Statistics indicate that only about one in three adult Americans have some kind of estate documents in place, such as a will or a living trust. While many Americans are familiar with the concept of a will, far fewer understand or have even heard of a living trust. Many experts believe that perhaps the best gift you can give to your heirs is a signed will and a living trust.
What is a living trust?
It is a legal document that allows you to place your assets (investments, bank accounts, property, automobiles, valuable possessions, etc.) into a trust that you can manage as long as you are able. You would also name a “trustee” or “successor trustee” who would manage your assets should you become incapacitated or upon death. A revocable living trust allows you to move assets in and out of the trust as often as you want, while an irrevocable trust is permanent.
How is a will different from a living trust?
A will expresses a person’s wishes, from naming a guardian for your minor children to designating where your possessions and cash assets will go. You can name an executor to ensure your wishes are accurately carried out. However, a will only becomes active upon your death.
What are the advantages of a living trust?
- Avoiding Probate. After a loved one’s passing, a will must go to probate, which is a thorough and often lengthy legal process designed to evaluate your estate, pay any debts and taxes and transfer assets to your heirs. The costs of going to probate are not inexpensive, often totaling between 5 and 10 percent of the value of the estate’s assets. Many living trusts avoid probate’s costs altogether, saving money and speeding up the time of the distribution of your assets.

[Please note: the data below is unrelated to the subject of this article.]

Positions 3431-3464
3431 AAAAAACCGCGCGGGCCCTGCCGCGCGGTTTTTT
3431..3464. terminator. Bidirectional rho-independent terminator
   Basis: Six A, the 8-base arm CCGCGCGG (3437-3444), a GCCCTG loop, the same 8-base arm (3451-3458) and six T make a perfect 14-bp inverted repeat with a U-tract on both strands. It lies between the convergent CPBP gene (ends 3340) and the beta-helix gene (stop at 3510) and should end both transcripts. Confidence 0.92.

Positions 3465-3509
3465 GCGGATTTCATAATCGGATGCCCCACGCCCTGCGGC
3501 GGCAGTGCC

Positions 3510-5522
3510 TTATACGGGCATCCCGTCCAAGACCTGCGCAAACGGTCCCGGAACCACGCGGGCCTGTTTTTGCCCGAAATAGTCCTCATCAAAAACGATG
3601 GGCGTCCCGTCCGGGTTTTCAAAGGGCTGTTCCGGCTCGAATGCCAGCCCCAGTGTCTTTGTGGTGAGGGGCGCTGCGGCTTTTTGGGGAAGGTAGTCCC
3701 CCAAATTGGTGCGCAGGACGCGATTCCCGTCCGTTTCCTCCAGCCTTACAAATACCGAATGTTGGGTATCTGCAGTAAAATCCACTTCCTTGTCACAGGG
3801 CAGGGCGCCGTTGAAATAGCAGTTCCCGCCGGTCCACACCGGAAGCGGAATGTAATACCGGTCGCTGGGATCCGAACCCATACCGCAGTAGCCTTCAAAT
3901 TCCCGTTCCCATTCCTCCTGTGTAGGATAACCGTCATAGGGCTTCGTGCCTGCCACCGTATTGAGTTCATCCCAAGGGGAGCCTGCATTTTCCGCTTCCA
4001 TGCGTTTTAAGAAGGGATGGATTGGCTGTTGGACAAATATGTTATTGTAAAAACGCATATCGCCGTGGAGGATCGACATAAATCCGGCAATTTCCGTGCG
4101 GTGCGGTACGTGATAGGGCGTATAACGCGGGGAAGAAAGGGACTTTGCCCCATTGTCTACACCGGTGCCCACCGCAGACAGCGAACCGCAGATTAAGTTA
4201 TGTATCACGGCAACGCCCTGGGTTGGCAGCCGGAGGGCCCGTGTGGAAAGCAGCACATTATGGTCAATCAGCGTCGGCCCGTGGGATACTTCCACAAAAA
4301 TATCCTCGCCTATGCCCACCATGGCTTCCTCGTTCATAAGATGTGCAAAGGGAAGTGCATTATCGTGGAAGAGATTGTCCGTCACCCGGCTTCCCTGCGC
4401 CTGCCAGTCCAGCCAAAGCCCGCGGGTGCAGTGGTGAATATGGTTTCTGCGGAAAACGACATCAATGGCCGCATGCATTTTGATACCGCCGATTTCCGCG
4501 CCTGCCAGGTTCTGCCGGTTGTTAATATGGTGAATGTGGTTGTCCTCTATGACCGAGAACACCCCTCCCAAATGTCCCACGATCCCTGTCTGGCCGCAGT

- Retaining Privacy. Probate is a public process and could open the door for distant family members or friends to challenge the will in court. By avoiding the probate process, a living trust keeps the deceased’s affairs private. Also, a trust is generally more difficult to challenge in court.
How would I set up a living trust?
While some have found living trust software products to be adequate for their needs and less expensive than an attorney, you often get what you pay for. You should consider hiring an experienced estate planning attorney who can guide you through the process of drafting a will (if you don’t have one) and a living trust that best fits your needs.There are many options to consider, as an attorney, such as the best living trust lawyer in Folsom, CA, at a firm like the Yee Law Group, PC, can explain.